Now I think this is a really helpful way of reframing this idea of loving our enemies. Because it’s about identity and not just about action.
Let me explain. Most of the time, when I think about things like loving my enemies, or practicing self-giving love, I go straight to to-do lists.
I think, “alright, I’m going to go look for an enemy I can love today.” Or, “I’m going to find someone I hate and give them a gift.” And of course that always falls flat, because that’s not really how life works.
It’s like Paul’s famous passage in 1 Corinthians 13.
1 Corinthians 13:4-5
“Love is patient and kind. Love is not jealous or boastful or proud or rude…”
I treat it like a checklist. “I’m going to do better. I’m going to be more patient. I’m going to be more kind.”
So I file it away as something I need to work on, and then when I’m faced with a conflict or an enemy, so to speak, I’m disappointed with my natural response. “Ugh, I was supposed to be more loving and patient than that. I’m going to do better.”
I file it away. I’m disappointed. I file it away. I’m disappointed. And nothing actually changes.
Maybe you can relate to that.
That’s what happens when we treat self-giving love as a to-do list. But there is another way. It has to do with our identity.
It’s something the late author Dallas Willard talked about a lot.
He actually believed that spontaneous loving of one’s enemies is the proof of true spiritual maturity. So not exactly lowering the bar. But he agreed that treating all this like a behavior modification to-do list is not the way to go.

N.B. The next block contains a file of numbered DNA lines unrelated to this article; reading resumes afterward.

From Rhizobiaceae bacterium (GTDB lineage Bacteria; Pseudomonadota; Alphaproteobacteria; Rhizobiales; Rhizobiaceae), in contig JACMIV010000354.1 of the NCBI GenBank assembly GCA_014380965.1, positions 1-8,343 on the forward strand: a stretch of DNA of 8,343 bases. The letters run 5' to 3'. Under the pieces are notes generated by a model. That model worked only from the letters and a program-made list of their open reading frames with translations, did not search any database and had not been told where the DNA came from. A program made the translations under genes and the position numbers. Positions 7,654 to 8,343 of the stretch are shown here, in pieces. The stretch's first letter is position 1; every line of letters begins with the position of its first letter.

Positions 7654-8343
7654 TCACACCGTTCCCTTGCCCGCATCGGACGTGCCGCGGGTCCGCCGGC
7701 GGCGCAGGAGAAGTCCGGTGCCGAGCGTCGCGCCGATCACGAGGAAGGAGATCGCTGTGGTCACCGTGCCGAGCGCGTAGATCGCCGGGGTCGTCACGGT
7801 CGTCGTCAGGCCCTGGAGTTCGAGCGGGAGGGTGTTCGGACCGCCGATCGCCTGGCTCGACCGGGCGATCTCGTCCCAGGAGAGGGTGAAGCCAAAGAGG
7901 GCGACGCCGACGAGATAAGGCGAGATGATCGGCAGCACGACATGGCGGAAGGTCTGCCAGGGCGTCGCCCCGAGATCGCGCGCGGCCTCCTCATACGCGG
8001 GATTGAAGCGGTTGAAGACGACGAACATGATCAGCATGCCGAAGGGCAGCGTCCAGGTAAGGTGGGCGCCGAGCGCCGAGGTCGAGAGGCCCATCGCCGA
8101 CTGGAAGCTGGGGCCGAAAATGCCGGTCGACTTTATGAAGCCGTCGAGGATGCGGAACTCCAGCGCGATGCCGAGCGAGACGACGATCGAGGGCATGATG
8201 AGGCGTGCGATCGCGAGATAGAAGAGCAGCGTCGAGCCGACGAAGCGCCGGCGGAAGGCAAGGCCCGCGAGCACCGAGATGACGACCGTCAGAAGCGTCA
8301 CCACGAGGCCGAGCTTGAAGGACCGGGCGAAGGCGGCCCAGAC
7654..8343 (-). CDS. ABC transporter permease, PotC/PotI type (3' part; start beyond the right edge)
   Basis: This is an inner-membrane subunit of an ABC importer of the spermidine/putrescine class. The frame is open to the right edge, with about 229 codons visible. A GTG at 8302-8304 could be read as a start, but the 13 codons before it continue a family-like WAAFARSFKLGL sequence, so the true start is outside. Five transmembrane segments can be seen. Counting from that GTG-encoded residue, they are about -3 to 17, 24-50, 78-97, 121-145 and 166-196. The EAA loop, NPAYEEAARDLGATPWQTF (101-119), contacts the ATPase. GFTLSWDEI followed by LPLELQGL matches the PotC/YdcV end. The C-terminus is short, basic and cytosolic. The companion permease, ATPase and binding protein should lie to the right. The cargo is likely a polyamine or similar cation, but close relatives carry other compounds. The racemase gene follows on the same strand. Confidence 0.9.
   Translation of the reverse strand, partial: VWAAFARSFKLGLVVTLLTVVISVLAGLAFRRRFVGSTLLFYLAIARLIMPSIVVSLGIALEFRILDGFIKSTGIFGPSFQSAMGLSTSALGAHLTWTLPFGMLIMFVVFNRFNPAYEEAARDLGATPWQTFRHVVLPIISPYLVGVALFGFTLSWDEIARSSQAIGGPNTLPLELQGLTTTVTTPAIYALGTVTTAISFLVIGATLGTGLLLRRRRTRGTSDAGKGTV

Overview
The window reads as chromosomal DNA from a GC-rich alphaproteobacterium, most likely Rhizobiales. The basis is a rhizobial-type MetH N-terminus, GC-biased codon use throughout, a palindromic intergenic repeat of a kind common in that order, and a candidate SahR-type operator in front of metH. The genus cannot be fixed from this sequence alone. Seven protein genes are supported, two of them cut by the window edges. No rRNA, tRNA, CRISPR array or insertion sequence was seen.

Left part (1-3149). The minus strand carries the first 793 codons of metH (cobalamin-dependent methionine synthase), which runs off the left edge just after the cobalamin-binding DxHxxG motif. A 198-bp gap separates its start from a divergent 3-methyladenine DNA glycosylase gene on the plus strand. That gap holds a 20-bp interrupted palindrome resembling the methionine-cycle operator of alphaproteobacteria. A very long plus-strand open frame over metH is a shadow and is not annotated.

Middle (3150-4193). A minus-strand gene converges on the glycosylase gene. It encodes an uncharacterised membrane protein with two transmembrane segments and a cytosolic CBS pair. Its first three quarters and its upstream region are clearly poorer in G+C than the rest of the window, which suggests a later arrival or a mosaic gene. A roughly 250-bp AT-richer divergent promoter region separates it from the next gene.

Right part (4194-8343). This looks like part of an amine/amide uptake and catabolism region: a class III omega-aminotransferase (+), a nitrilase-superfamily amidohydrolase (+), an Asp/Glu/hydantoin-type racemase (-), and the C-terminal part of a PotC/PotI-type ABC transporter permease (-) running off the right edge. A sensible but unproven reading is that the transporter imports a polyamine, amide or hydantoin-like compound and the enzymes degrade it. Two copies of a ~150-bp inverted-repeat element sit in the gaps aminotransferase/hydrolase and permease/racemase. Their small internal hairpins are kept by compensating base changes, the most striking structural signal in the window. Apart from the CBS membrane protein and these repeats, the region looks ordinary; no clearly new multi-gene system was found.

Like with that 1 Corinthians passage. Love is patient. Love is kind. Here’s what he said:
“We don’t try to do those things—we become the kind of person who does those things. If you try to do those things, it will just kill you. But if you receive love as the principle of your life in all dimensions of your being, then you will see love: Love is kind, love does not envy, and so on all the way down the line. And having received love, you will be transformed into a person who loves.” - Dallas Willard
What he’s saying, in other words, is that loving our enemies, practicing self-giving love of Jesus… it’s not something we do. It’s something we are.
Or to go back to what Jesus said in Luke 6. It’s something that flows naturally out of being children of God, because it’s who he is. It’s what his family does.
He is the patron, the benefactor, giving grace (charis) to those who don’t deserve it. We are invited to join him in that.
God loves his enemies. So do his children.
What if loving our enemies had nothing to do with trying harder to be nicer to people we don’t like and everything to do with fully grasping the undeserved grace - the charis - that God has given us?
What if we truly received the love of God and let it shape us?
What if our lives were defined by this love that is pressed down, shaken together, and pouring over into our lap?
What if we lived like the children of God?
EMBRACING THE LOVE OF GOD
Here’s what I want to do right now. I’m not giving you a list of action steps today. No to-do list.
Instead, I want to give you a moment to simply receive the love God has for you. To just soak in his compassion for a moment. To let that love continue to transform you.
Because when it does, loving your enemies is the natural thing to do. You’re just imitating your Father. It’s just what this family does.
[Response moment to reflect on the love of God]
When we are transformed by receiving the love of God, loving our enemies can start to come naturally. It’s what this family does. And when that happens, guess what we’ll discover?
Our enemies are invited to be a part of this family too.